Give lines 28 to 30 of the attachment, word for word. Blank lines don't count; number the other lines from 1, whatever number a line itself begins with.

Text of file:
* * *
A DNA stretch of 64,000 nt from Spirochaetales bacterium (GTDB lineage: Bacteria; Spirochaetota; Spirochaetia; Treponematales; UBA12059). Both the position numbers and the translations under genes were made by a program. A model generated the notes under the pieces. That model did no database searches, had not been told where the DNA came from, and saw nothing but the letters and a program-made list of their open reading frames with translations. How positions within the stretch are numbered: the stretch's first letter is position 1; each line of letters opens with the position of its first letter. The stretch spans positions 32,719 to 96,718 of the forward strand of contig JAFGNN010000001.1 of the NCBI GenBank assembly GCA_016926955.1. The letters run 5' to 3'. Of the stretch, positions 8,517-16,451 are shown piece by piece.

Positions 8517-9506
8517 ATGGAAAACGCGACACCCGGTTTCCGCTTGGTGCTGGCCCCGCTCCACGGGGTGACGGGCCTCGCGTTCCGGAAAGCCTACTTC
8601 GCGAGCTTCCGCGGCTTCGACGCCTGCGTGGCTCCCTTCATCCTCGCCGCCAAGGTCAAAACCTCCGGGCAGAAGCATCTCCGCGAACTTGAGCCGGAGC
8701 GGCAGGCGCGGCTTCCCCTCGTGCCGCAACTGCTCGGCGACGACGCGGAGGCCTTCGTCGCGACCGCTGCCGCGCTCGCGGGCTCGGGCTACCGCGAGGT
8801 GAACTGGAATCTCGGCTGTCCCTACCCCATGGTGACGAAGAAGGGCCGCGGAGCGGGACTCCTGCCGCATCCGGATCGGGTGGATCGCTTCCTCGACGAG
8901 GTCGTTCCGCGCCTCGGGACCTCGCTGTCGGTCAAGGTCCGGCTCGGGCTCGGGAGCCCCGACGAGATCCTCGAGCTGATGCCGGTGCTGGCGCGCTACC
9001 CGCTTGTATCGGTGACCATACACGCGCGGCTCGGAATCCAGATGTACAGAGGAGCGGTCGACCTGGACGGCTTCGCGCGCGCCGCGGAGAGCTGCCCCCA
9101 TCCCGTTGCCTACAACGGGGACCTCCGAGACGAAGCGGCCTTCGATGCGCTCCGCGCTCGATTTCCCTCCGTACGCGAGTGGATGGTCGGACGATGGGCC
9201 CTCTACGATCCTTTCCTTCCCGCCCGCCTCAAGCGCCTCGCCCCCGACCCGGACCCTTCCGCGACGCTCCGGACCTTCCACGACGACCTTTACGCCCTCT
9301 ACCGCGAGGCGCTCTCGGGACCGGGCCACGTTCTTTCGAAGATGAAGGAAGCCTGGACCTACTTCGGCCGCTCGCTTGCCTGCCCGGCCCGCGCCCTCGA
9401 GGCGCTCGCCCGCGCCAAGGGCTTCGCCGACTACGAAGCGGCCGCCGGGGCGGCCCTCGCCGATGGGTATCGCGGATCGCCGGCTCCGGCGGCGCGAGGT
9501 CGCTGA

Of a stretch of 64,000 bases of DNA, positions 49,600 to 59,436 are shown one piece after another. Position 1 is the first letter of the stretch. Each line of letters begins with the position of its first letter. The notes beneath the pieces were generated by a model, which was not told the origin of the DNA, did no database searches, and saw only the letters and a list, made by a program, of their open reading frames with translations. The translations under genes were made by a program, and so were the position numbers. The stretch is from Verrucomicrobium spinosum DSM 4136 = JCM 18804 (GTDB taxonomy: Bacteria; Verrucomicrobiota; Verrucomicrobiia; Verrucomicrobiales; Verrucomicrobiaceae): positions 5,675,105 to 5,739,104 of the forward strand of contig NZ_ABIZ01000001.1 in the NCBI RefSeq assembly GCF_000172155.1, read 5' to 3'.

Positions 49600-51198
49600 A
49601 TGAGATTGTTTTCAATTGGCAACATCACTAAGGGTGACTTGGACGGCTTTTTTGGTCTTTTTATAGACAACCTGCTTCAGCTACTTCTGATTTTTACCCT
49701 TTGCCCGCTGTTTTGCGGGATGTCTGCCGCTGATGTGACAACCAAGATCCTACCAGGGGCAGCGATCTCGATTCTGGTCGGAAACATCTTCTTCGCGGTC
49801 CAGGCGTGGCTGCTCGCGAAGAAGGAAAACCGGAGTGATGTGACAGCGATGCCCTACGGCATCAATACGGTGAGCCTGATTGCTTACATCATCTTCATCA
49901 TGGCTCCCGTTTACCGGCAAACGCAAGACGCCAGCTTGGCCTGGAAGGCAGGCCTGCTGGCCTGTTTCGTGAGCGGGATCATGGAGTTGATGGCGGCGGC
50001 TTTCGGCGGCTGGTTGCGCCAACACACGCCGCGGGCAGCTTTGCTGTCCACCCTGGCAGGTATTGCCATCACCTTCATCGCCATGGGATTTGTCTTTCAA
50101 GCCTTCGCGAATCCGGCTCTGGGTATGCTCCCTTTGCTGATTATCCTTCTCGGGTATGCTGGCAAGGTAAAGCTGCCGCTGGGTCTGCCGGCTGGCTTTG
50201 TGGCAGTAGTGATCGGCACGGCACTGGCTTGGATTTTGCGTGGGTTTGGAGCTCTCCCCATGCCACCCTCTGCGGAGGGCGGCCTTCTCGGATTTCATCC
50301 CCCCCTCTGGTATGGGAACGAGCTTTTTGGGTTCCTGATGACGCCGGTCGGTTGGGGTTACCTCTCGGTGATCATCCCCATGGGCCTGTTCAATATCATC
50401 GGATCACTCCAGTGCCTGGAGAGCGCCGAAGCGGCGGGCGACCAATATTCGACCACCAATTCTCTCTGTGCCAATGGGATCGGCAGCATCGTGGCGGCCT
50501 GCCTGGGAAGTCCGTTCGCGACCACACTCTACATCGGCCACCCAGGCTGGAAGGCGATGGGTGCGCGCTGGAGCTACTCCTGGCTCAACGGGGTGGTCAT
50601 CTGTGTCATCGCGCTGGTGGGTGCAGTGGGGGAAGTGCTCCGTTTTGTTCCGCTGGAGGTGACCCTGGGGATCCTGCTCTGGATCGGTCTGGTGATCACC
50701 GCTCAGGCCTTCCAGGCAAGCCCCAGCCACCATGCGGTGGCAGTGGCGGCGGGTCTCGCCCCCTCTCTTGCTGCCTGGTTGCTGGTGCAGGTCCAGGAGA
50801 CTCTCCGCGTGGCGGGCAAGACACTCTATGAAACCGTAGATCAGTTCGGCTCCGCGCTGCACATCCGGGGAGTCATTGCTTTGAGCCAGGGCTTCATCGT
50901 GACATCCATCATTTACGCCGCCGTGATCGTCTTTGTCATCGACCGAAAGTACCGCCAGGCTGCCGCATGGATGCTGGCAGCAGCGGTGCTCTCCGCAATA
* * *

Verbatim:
50701 GCTCAGGCCTTCCAGGCAAGCCCCAGCCACCATGCGGTGGCAGTGGCGGCGGGTCTCGCCCCCTCTCTTGCTGCCTGGTTGCTGGTGCAGGTCCAGGAGA
50801 CTCTCCGCGTGGCGGGCAAGACACTCTATGAAACCGTAGATCAGTTCGGCTCCGCGCTGCACATCCGGGGAGTCATTGCTTTGAGCCAGGGCTTCATCGT
50901 GACATCCATCATTTACGCCGCCGTGATCGTCTTTGTCATCGACCGAAAGTACCGCCAGGCTGCCGCATGGATGCTGGCAGCAGCGGTGCTCTCCGCAATA